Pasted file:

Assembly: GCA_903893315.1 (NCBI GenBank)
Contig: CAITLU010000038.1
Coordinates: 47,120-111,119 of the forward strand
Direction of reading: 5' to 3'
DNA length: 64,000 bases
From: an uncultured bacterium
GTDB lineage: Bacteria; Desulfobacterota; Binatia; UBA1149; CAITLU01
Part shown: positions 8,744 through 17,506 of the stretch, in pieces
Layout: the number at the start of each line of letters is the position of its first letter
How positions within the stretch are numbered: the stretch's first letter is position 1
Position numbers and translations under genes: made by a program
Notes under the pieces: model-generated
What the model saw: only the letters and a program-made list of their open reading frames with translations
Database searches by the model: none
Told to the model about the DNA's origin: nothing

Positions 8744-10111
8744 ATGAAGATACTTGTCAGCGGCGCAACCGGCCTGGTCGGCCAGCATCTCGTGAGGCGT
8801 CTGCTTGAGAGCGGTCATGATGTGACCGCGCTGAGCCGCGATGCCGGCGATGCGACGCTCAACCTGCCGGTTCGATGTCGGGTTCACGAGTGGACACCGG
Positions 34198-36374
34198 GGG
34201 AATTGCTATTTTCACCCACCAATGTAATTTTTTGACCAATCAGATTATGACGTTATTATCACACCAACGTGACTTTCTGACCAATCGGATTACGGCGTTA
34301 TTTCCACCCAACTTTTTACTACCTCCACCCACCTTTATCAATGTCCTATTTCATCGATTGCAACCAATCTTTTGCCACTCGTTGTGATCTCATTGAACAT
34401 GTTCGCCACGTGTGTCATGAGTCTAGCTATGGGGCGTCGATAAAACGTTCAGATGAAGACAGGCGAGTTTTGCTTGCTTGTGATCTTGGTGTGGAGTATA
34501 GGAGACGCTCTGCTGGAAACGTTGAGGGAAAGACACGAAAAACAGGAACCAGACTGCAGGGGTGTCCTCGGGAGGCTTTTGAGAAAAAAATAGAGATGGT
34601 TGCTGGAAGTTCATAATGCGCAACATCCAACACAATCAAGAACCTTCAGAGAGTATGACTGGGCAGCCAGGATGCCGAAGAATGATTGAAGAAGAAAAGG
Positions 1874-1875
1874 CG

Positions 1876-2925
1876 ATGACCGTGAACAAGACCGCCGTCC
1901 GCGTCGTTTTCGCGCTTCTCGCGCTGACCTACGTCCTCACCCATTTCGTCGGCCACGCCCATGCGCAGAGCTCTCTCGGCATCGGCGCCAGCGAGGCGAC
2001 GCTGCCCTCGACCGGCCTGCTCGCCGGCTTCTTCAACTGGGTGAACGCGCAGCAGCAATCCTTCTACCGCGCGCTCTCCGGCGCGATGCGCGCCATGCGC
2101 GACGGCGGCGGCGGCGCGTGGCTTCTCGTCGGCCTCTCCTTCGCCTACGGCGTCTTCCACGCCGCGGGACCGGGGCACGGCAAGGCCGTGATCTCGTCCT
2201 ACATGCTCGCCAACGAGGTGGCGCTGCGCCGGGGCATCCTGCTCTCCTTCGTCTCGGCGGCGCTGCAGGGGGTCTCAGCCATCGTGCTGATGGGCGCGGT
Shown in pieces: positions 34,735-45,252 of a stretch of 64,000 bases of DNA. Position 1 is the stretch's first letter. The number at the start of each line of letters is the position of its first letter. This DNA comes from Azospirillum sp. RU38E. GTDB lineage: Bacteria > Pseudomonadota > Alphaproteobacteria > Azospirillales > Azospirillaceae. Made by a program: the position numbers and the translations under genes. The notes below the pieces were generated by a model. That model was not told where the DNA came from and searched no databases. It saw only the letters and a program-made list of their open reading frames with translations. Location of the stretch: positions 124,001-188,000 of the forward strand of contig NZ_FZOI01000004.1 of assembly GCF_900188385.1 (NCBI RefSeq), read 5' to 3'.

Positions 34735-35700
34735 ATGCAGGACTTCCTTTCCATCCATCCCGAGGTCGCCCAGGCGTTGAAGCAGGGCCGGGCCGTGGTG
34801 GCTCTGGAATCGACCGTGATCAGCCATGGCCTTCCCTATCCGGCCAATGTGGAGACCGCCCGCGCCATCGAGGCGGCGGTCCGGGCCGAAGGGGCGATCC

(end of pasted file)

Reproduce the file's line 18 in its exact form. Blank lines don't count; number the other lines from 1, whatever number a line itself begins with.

8801 CTGCTTGAGAGCGGTCATGATGTGACCGCGCTGAGCCGCGATGCCGGCGATGCGACGCTCAACCTGCCGGTTCGATGTCGGGTTCACGAGTGGACACCGG